Peter Model Railroad Tour #2                                   TO: Peter Model Railroad Tour #1 

Well here it is folks!  The second instalment of your guided tour of the Essex, Torrance and Rosarito
Railroad!  A Third and fourth will follow this one today because of the number of photos....  As you'll
remember the model is intended to recreate the atmosphere of the three great American Railroad periods. 
Namely The Turn of the 20th Century, The Golden Years of 1930-1960 and the turn of the Millennium. 
The only names that are genuine are Chicago and Williams.  Both of these locations are modelled not in
reproduction but in representation.  That is my Chicago Union Station is a far cry from the vast
establishment of any of my periods but it is intended to give you the feel of that great transportation hub. 
Equally my model of Williams City historic depot is intended to give the viewer the taste of a Santa-Fe
Arizona tourist depot.  The actual structure is a reasonably accurate scale model of the  building which
the Grand Canyon Railway now operates, though the Roundhouse is entirely fictional.

                                    1900 AND ALL THAT 

The layout boasts three main geographical features,  and this Boyle Canyon is the largest.  at over a
hundred scale feet in depth it is an impressive gash in the earth!  Spanned by the Segretti Trestle and the
more modern Martinez  Girder bridge, those of you who have read the story of the line will be interested
to know that the burnt out ruins of the Essex Mining Company offices are just below the Martinez bridge.

 The second  geographical feature is Ernst mountain, this large area forms the Southern side of Gibbings Canyon and has on its flanks not only an ancient Native Holy Place but the ruins of  The Snelling Gold Mine.  In this photograph the Westbound Southwest Chief roars out of Snelling Tunnel as it attacks The Rodgers Grade up and out of Gibbings Canyon.  The Holy place is seen to the left of the mountain top.

 All that remains of the hopes of striking it rich on Ernst Mountain.  The charred remains of the log cabin
built by Brown the mines founder.

Chicago in 1900 on a Sunday afternoon.  The Gibbings Canyon Flyer prepares to depart with the canary
yellow cars of the ET &RR and a special Pullman car at the rear.  Clearly someone of importance is
travelling to Joshua Creek.  On the Elevated tracks a steam hauled passenger train chuffs across the girders

                                     Here we see a birds eye view in 1900 of the ultra modern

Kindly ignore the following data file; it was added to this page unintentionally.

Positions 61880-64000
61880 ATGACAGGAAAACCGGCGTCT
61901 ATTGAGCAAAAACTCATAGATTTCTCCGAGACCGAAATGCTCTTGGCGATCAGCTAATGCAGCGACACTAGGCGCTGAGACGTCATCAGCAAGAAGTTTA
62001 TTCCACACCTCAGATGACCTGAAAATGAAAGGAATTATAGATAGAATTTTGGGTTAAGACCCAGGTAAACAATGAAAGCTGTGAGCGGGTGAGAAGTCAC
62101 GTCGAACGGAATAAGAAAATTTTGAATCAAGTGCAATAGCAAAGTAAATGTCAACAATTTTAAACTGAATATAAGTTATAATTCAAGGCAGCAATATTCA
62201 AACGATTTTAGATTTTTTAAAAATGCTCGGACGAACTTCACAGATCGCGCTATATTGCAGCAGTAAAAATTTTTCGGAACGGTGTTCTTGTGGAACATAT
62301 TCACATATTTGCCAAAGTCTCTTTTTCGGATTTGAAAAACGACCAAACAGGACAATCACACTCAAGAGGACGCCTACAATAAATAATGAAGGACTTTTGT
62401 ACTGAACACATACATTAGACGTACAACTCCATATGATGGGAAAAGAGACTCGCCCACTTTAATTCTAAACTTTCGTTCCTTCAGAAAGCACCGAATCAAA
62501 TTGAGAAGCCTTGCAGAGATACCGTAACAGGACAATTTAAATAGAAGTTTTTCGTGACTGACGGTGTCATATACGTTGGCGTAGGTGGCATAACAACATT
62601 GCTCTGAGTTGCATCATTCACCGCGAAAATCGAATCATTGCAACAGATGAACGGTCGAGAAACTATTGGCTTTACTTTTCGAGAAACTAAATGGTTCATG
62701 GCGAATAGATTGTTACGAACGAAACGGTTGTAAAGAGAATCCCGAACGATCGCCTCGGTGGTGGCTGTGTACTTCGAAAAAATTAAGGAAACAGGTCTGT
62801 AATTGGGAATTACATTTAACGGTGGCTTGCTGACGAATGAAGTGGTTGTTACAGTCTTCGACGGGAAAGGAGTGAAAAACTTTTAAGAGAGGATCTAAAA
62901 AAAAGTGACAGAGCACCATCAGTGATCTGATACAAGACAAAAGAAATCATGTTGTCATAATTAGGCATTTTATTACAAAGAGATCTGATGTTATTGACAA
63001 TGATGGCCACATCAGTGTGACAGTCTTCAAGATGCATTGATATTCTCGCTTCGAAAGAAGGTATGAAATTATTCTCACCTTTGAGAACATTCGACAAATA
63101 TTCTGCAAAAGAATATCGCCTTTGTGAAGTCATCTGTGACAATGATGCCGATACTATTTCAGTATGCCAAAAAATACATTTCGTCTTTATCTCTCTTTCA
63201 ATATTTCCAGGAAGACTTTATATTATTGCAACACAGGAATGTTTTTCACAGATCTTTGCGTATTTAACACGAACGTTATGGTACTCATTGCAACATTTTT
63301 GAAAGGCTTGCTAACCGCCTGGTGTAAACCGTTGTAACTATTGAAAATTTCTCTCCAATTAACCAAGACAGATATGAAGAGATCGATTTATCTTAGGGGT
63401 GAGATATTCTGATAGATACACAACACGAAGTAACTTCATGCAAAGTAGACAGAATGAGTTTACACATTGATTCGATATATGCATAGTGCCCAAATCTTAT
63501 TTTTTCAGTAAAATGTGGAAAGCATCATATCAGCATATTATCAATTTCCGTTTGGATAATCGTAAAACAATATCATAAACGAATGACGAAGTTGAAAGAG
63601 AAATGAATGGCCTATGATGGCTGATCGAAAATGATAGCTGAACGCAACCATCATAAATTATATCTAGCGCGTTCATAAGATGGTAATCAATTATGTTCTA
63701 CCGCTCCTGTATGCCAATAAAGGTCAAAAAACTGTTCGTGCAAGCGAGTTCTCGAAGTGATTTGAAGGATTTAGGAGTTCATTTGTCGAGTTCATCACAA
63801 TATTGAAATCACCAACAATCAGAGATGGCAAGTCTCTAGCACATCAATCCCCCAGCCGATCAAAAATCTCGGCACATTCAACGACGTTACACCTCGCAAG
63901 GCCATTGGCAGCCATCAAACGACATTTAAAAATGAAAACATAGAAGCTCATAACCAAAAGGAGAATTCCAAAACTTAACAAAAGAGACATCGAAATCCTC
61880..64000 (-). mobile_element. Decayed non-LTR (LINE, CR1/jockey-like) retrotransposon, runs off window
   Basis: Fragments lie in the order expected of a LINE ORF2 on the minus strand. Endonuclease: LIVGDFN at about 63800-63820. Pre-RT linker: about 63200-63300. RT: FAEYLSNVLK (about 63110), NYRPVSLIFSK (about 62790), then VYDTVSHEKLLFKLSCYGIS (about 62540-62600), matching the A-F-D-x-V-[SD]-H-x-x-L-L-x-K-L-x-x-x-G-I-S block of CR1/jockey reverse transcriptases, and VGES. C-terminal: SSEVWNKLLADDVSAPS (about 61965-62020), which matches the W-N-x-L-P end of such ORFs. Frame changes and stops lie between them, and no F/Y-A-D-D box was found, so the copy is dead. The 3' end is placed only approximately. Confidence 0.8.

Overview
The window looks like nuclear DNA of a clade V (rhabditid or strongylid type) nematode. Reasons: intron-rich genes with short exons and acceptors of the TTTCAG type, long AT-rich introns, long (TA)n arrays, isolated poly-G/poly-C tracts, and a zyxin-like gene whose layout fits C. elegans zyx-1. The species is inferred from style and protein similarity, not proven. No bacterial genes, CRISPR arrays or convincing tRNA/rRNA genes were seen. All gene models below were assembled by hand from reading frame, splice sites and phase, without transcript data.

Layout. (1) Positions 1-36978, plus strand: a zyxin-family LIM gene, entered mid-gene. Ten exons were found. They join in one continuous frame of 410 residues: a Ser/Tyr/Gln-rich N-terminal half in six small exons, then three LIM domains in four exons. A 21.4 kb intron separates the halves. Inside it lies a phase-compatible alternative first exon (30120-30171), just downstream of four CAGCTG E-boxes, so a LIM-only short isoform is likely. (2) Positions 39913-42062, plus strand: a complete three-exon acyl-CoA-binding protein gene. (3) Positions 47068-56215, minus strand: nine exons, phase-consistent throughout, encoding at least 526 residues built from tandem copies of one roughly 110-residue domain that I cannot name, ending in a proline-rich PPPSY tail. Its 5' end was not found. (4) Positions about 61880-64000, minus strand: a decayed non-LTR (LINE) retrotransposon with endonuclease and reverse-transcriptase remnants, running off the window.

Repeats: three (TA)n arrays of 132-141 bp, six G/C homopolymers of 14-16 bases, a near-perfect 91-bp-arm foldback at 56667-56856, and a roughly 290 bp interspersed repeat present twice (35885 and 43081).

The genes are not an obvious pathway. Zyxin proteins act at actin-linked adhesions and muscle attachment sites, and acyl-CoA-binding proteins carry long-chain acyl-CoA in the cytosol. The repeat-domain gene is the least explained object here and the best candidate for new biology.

Elevated Station incorporated into Union Station Chicago.  "Kate" a steam tank locomotive has just
hauled her two coach train in from the new tracks connecting the Station complex to the rest of the
Elevated system via The Loop.   {All right All right I know there never was an Elevated station in Union
Station Chicago... However I think there should have been! }

Looking from the concourse we see the Beauty salon and the entrance to the Elevated station with Kate
chuffing through the station. 

Here the Gibbings Canyon Flyer is seen passing the somewhat strange General Offices of the ET & RR
on the outskirts of Joshua Creek.  The grandiose structure was given the ultimate indignity of a tented
canvas roof when the company directors "pulled the plug" on its construction having discovered its
excessive luxury.  The Locomotive "No.4" called JJ Pirkl was permanently leased from the Santa-Fe
Railroad by the ET & RR and miraculously continued in service until the early 1950's!  It is currently
preserved at Williams City Roundhouse Museum.

If you've not had a chance of reading the History of the ET & RR and would like to chuckle over the
model's reason-detre then e-mail me and I'll send you the chapters as they are written.

In True American Railroad fashion... 

                                                "The Train of The Stars"

           That was what the Santa-Fe Railroad proudly called their crack transcontinental express
           "The Super-Chief" 

Here we see the distinctive observation car of the Super-Chief sweeping into the mighty Cox Tunnel as
it rushes Eastbound toward Chicago.  The dark line in the precipitous wall of the canyon behind is
known as  "Indian Caves" and rumoured to be the scene of a forthcoming archaeological dig.

Here The  Super-Chief  is seen  just departing on its 2,245,Mile Journey to LA from 1930's Chicago.  One of the distinctive Custard  and Lime green Elevated trains is seen emerging from Union Station  Elevated station while Santa-Fe heavyweight Pullmans await their pampered passengers. The Chicago Skyline is steadily filling in comparison with the 1900's period.